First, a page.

Spurred by a very positive assessment by Garry Wills in The New York Review, I purchased and read Robert Richardson's marvelous intellectual biography of William James, William James: In the Maelstrom of American Modernism.
Though the book approaches James' life through his intellectual work, plenty of that lived life tumbles out as well. James' philosophical celebration of process and radical pluralism is, no doubt, also a reflection of his own felt experience as "buzzing blooming confusion."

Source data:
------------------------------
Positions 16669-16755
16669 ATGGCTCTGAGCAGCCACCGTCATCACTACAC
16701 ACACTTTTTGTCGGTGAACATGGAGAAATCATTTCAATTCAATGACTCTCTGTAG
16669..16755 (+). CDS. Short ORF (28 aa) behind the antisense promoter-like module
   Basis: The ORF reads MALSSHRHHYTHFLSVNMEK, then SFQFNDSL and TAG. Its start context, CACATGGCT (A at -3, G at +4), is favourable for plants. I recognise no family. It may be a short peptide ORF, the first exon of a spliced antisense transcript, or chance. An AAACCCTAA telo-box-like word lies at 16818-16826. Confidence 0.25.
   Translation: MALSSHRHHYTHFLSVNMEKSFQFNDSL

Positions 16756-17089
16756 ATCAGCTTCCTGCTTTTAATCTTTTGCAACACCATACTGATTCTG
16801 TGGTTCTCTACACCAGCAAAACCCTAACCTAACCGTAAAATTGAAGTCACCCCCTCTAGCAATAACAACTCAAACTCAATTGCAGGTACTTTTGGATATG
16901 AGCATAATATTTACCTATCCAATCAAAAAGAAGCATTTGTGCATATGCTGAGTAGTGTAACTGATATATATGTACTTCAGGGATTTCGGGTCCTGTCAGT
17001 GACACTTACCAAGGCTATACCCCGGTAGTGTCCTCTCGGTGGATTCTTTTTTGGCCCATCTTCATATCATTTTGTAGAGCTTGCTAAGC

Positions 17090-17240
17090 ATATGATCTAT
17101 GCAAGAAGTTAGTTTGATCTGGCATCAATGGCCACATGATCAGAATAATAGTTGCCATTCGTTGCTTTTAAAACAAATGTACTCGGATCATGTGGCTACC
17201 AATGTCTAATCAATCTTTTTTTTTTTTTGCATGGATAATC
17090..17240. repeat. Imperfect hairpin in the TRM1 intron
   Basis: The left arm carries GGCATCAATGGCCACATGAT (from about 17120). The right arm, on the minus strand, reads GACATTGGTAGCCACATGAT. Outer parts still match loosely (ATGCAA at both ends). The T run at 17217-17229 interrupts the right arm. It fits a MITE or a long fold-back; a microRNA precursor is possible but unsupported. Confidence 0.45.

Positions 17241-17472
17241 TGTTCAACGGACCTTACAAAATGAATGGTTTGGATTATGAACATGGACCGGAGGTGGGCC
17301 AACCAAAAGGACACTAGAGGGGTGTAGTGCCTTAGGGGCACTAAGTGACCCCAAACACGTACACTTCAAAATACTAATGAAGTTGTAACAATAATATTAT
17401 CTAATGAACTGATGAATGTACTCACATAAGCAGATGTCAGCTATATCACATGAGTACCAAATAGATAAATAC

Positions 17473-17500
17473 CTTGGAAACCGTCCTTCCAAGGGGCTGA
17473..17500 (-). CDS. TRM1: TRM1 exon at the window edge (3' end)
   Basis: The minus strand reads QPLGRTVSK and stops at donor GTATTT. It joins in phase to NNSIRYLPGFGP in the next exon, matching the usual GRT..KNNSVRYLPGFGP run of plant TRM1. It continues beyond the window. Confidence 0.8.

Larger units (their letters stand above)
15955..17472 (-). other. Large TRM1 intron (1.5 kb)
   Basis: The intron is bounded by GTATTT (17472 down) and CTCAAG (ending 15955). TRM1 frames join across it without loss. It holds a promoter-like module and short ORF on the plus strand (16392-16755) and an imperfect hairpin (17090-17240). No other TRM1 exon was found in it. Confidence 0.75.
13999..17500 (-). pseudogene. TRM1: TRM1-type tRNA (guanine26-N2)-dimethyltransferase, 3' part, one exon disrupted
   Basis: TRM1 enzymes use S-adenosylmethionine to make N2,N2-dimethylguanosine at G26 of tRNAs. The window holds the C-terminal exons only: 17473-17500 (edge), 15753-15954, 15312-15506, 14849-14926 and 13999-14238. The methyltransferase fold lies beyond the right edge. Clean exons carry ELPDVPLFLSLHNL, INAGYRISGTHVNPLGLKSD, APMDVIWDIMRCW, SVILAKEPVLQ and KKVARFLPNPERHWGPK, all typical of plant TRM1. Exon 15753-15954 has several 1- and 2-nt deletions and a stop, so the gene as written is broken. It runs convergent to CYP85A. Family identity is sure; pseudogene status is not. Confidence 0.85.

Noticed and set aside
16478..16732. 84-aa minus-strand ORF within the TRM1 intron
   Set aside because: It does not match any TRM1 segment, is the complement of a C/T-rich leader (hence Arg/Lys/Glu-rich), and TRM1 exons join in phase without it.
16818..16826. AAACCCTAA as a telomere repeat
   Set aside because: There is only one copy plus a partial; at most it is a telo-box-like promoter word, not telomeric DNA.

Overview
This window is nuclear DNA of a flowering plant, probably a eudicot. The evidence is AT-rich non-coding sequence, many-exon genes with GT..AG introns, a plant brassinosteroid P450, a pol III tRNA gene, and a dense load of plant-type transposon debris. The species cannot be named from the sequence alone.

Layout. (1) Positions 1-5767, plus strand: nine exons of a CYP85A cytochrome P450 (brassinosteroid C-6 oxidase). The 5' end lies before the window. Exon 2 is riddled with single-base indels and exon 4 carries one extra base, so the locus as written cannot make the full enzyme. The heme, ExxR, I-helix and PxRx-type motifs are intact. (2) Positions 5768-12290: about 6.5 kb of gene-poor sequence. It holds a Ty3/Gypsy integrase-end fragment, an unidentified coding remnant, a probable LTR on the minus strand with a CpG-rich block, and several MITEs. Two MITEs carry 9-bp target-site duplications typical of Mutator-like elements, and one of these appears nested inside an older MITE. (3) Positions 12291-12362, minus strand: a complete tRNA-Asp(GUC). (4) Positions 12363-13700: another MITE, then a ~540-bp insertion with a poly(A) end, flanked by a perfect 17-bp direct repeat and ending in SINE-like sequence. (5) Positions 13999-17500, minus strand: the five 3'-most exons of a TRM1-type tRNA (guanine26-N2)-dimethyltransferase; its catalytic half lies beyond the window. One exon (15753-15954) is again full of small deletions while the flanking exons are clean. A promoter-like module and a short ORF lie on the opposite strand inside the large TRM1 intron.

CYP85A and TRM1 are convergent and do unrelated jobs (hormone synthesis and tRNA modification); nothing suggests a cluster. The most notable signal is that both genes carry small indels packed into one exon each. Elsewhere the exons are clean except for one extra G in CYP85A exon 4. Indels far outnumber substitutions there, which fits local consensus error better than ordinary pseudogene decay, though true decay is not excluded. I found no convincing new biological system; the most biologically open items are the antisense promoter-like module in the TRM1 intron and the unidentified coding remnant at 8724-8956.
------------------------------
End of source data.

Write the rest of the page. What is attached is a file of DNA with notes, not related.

Though I find Richardson too uncritical of James' intellectual stances, and share some of the criticisms of James formulated early on by his colleague, friend, and philosophical adversary, Josiah Royce (on whose religious philosophy I wrote my doctoral dissertation), the book is a tour de force and has given me hours of pleasure -- while sharing a bit in James' inveterate insomnia.
And William (like brother Henry) could write! Here is a late musement, based on his own lived experience:
To anyone who has ever looked on the face of a dead child or parent, the mere fact that matter could have taken for a time that precious form, ought to make matter sacred ever after. It makes no difference what the principle of life may be, material or immaterial, matter at any rate co-operates, lends itself to all life's purposes. That beloved incarnation was among matter's possibilities.